New report looks at "crucial role" of early childhood ed in moving English learners toward proficiency
Sarah Tully: EdSource
Promoting Success for English Learners: The Essential Role of Early Childhood Programs is a soon-to-be-released EdSource issue brief that looks at the challenges facing California's early education programs as they work to help children who are learning English as well as their home language prepare for success in elementary school.
According to the brief, California is at "a pivotal moment in the implementation of a range of reforms that are putting additional pressure on educators to ensure that dual language learners succeed."
Increasingly, early childhood education programs, including those that serve babies and toddlers, are seen as key first partners in helping children become proficient in both their home language and English. Given these higher expectations, the brief states, it is "essential to revisit strategies--and devise new ones--to strengthen the role of early education programs in promoting the greater success of dual language learners."
The brief identifies seven challenges that California's early education system faces in serving dual language learners, such as lack of teacher preparation and a shortage of multilingual educators. It also provides a range of potential solutions, such as examples of existing programs, resources and program models.
Watch for the full report at edsource.org soon or email us to be notified when it is released.
On May 13,
a revised version of the state's budget was released. It included no new funding for early education, and the controversial "consolidation" block grant for early ed that child advocates have strongly opposed remained unchanged.
EdSource's Jeremy Hay asked several of the state's leading voices in early childhood education policy and practice for their reactions.
According to a report from the Child Trends Hispanic Institute, about 113,000 young Latino children living in California were missed (or "undercounted") by the 2010 census. This undercounting has implications for the allocation of public resources for federal programs such as Head Start and the Maternal and Child Health Services Block Grant.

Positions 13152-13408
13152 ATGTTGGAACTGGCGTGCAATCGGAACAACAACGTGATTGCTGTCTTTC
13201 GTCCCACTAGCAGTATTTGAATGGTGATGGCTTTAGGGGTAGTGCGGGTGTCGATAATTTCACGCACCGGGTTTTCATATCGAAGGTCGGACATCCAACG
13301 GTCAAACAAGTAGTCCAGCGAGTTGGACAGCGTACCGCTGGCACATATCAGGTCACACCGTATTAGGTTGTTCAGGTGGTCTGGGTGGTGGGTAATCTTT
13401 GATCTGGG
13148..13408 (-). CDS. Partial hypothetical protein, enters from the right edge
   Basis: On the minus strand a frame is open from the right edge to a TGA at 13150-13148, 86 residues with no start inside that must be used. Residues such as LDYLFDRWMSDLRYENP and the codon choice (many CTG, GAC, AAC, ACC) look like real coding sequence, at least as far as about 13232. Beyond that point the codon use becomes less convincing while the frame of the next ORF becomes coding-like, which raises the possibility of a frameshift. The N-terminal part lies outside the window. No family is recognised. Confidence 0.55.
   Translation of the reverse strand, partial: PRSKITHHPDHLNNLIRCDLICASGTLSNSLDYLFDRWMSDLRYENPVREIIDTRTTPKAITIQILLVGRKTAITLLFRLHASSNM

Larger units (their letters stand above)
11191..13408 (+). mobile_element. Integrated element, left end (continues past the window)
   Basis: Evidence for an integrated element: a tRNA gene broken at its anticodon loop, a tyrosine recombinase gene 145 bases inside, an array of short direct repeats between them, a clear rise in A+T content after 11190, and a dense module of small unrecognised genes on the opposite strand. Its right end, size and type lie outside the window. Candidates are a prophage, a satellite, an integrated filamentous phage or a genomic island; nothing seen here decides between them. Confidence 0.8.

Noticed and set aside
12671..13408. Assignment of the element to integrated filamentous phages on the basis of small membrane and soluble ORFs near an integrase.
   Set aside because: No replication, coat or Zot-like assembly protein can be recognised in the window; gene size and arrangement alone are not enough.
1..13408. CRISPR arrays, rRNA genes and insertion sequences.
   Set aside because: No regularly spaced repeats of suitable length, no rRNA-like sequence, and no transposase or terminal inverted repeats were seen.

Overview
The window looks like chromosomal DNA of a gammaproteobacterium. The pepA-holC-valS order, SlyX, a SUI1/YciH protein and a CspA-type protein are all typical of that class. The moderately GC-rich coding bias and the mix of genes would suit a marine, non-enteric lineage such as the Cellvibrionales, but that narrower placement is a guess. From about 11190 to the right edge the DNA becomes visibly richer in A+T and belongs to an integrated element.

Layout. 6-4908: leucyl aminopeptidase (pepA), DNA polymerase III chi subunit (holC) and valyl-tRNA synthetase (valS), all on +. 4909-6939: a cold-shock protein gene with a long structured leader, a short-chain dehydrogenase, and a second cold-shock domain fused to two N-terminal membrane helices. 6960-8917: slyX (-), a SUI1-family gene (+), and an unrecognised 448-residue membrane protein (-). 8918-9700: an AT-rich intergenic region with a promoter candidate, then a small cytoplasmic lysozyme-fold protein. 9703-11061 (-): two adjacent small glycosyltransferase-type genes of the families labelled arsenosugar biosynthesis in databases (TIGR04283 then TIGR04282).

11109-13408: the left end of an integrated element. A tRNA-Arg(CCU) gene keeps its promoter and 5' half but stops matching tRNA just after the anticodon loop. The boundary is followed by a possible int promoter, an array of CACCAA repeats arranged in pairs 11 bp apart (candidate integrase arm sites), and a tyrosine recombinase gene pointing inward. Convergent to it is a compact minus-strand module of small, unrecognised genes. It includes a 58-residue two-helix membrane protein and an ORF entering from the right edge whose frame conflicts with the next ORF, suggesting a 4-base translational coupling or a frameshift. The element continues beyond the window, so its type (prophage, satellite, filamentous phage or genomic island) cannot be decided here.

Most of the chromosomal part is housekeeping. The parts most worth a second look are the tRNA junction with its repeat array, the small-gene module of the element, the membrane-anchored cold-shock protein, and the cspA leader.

The Invisible Ones: How Latino Children Are Left Out of Our Nation's Census Count compares census data to population estimates and finds that California has by far the largest number of undercounted young children of any state, and that Latino children are more likely to be missing from census data than children from other ethnic backgrounds.
By understanding which areas are most likely to have a large number of undercounted young children (such as urban areas with a high proportion of renters and multiple generations of families living together), the authors hope to help produce more accurate counts in the 2020 census.
A new report finds that California's publicly funded preschool system ranks low in program quality, state spending and access, writes EdSource's Jeremy Hay.
"The state's performance on the institute's quality standards checklist was among the nation's worst. It received passing scores in four of 10 quality areas; among categories it failed to pass were providing support services for children, requiring bachelor's degrees from lead teachers,establishing maximum class sizes and requiringregular inspections by the state."
In an article for
The Atlantic, Lara N. Dotson-Renta writes that many early education classrooms, in becoming increasingly academic, have forgotten the importance of free movement for childhood development. She cites Nancy Carlsson-Paige, author of
Taking Back Childhood, who believes young children learn best by using their bodies: "If you walk into a good kindergarten class, everyone is moving. The teacher is moving. There are structured activities, but generally it is about purposeful movement." Read more
Education news site "The 74 Million" looks at one key aspect of Hillary Clinton's education platform: home visitation programs for low-income families. Research links the programs with improved outcomes for children living in poverty. Clinton has long supported universal preschool as well as home visitation. Read more about her platform here.